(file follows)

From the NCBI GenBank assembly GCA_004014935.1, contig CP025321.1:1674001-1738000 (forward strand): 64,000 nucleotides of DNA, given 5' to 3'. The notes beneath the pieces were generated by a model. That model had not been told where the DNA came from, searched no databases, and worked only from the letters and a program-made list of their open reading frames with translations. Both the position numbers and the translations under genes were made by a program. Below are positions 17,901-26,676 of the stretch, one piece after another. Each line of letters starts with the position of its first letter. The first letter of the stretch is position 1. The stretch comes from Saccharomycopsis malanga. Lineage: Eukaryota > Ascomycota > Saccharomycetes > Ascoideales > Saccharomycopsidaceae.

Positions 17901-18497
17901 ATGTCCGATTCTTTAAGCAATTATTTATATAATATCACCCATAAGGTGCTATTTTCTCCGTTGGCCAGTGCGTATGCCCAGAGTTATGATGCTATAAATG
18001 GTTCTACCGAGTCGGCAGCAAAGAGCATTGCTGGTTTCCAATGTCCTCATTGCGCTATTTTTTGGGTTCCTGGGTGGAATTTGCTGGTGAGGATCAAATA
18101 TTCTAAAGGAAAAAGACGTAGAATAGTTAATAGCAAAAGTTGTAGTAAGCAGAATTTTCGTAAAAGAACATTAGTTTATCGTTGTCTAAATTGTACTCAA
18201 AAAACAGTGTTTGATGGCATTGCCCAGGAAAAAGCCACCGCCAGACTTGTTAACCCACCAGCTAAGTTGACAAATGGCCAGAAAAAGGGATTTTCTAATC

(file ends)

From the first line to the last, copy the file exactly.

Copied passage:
From the NCBI GenBank assembly GCA_004014935.1, contig CP025321.1:1674001-1738000 (forward strand): 64,000 nucleotides of DNA, given 5' to 3'. The notes beneath the pieces were generated by a model. That model had not been told where the DNA came from, searched no databases, and worked only from the letters and a program-made list of their open reading frames with translations. Both the position numbers and the translations under genes were made by a program. Below are positions 17,901-26,676 of the stretch, one piece after another. Each line of letters starts with the position of its first letter. The first letter of the stretch is position 1. The stretch comes from Saccharomycopsis malanga. Lineage: Eukaryota > Ascomycota > Saccharomycetes > Ascoideales > Saccharomycopsidaceae.

Positions 17901-18497
17901 ATGTCCGATTCTTTAAGCAATTATTTATATAATATCACCCATAAGGTGCTATTTTCTCCGTTGGCCAGTGCGTATGCCCAGAGTTATGATGCTATAAATG
18001 GTTCTACCGAGTCGGCAGCAAAGAGCATTGCTGGTTTCCAATGTCCTCATTGCGCTATTTTTTGGGTTCCTGGGTGGAATTTGCTGGTGAGGATCAAATA
18101 TTCTAAAGGAAAAAGACGTAGAATAGTTAATAGCAAAAGTTGTAGTAAGCAGAATTTTCGTAAAAGAACATTAGTTTATCGTTGTCTAAATTGTACTCAA
18201 AAAACAGTGTTTGATGGCATTGCCCAGGAAAAAGCCACCGCCAGACTTGTTAACCCACCAGCTAAGTTGACAAATGGCCAGAAAAAGGGATTTTCTAATC